The only physical thing you can see in the pre-insulated, buried system are the pre-insulated valves in chambers. The energy company should establish a routine for planned chamber inspections 1-2 times a year, where the valves are operated. This ensures a long service life of the pre-insulated valves. In addition, it is possible to install detectors in chambers, which sends a message if the chamber is flooded.
OLD PRE-INSULATED PIPE SYSTEMS WITHOUT SURVEILLANCE SYSTEM AND PIPE SYSTEM IN CONCRETE DUCTS
In these systems, the only way to monitor the condition is to make thermographic surveillance as periodic inspections of the DH networks. If there are leaks in the steel pipes with major water loss, then it is also possible to locate the area where the leak is by analyzing data from meters in the system and at consumers’. In these systems, damages are not found until they are comprehensive e.g. moisture coming from the outside and spreading in the system or an actual rupture of the steel pipes with water loss as a result. In old systems with surveillance wires, it will therefore be much preferable to update the system to an active surveillance system, so you can always react quickly, before the faults evolve to large and expensive damages. DIGITALIZATION AND FUTURE DEVELOPMENT The trend is towards the energy companies wanting more and more data from the systems. Data, from which they can make the right choices. This is also true of pre-insulated pipe systems, and we will certainly see a trend towards more ”digitized” pre- insulated pipe systems.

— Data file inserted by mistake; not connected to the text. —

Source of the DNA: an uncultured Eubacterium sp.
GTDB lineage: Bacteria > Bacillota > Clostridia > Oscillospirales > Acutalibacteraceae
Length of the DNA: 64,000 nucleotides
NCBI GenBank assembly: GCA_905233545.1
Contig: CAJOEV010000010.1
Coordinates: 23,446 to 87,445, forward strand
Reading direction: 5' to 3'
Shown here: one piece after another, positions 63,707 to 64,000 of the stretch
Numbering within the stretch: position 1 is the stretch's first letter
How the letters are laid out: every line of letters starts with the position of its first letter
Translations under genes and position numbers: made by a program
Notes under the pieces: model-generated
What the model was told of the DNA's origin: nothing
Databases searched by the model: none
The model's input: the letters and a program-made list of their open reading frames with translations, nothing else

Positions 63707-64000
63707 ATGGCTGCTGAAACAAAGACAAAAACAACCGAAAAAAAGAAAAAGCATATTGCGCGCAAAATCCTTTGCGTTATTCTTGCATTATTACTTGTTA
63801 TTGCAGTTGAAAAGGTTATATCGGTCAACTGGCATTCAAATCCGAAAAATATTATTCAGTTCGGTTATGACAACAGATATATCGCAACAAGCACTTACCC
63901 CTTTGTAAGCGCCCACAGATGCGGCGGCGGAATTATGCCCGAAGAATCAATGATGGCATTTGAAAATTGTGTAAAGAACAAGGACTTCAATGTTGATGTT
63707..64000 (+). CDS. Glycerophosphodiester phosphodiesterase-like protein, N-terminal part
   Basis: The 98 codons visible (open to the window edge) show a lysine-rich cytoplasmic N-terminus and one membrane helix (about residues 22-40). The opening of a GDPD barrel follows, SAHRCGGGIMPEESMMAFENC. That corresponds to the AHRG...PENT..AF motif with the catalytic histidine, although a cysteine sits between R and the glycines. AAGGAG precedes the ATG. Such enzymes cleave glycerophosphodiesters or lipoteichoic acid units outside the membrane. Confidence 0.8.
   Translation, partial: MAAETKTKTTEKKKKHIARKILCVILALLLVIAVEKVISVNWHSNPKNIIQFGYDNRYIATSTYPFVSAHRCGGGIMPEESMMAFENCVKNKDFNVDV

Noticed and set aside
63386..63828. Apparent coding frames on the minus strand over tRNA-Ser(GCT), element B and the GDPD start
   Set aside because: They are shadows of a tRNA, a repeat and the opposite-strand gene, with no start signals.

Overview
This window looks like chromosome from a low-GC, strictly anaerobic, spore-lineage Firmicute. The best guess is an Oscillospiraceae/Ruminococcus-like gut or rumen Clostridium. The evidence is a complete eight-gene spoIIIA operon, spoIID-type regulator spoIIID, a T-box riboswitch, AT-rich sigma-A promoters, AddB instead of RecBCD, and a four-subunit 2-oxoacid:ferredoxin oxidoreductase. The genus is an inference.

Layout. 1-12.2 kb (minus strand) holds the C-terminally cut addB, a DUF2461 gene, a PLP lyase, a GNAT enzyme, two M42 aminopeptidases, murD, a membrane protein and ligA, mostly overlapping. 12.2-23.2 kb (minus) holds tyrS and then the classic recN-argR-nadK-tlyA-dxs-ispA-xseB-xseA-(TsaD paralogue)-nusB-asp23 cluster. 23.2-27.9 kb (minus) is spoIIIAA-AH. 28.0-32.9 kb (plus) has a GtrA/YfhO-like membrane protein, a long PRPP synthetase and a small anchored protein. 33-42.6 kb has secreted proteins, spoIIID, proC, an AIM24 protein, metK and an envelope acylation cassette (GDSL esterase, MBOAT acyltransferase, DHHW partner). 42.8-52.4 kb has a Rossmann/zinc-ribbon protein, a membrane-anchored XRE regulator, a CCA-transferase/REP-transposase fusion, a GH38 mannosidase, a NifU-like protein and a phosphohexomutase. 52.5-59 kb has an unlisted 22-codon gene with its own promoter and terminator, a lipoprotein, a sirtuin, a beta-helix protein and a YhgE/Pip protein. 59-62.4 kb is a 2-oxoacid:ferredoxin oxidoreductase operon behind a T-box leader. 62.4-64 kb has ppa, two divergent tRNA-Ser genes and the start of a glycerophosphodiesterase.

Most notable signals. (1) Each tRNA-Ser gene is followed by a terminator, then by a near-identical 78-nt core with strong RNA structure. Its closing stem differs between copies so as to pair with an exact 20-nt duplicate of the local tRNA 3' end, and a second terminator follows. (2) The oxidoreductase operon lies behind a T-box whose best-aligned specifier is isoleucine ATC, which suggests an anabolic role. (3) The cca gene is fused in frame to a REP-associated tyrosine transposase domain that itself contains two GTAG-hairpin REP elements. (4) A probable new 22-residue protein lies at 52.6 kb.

EXISTING SYSTEMS In many pre-insulated pipe systems with a surveillance system that has been in operation in a few or many years, the surveillance system is often not up-to-date regarding drawing material and it is often a passive system. It is recommended to update the drawing material and make precise, as-built drawings, and then upgrade the surveillance systems to active, continuously monitored surveillance systems. This is possible for skilled measuring technicians and will certainly extend the service life of the pre-insulated pipe system instead of continuing with the “old” one, because then it is possible to repair old faults and respond quickly to new ones. In old pre-insulated pipe systems, there is often a problem with leaky casing joints, which can be located with an updated surveillance system. It is recommended to make a renovation plan for exchanging old leaky casing joints, because it will prevent further corrosion of steel pipes and leakages in the pipe system. There are products and techniques available to replace old straight joints, bend joints and T-joints without interrupting the operation and cutting the steel pipes. It requires a special installation technique and trained fitters.
For further information please contact: Peter Jorsal, firstname.lastname@example.org
JOURNAL N0 . 4 / 2 0 1 9
Made with FlippingBook - Online magazine maker